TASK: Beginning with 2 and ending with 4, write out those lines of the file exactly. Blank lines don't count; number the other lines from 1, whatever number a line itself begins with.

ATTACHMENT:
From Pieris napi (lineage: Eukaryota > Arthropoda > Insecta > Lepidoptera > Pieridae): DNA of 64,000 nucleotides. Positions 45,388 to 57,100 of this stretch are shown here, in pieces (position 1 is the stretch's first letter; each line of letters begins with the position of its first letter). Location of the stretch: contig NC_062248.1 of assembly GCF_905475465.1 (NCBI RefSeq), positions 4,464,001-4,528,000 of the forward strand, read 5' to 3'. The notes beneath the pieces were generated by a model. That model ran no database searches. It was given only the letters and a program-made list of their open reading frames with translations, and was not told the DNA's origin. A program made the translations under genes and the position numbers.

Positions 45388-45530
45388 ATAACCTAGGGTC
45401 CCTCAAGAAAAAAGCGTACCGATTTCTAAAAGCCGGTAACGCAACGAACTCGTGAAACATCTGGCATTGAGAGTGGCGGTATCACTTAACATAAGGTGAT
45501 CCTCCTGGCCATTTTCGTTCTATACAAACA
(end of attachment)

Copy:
Positions 45388-45530
45388 ATAACCTAGGGTC
45401 CCTCAAGAAAAAAGCGTACCGATTTCTAAAAGCCGGTAACGCAACGAACTCGTGAAACATCTGGCATTGAGAGTGGCGGTATCACTTAACATAAGGTGAT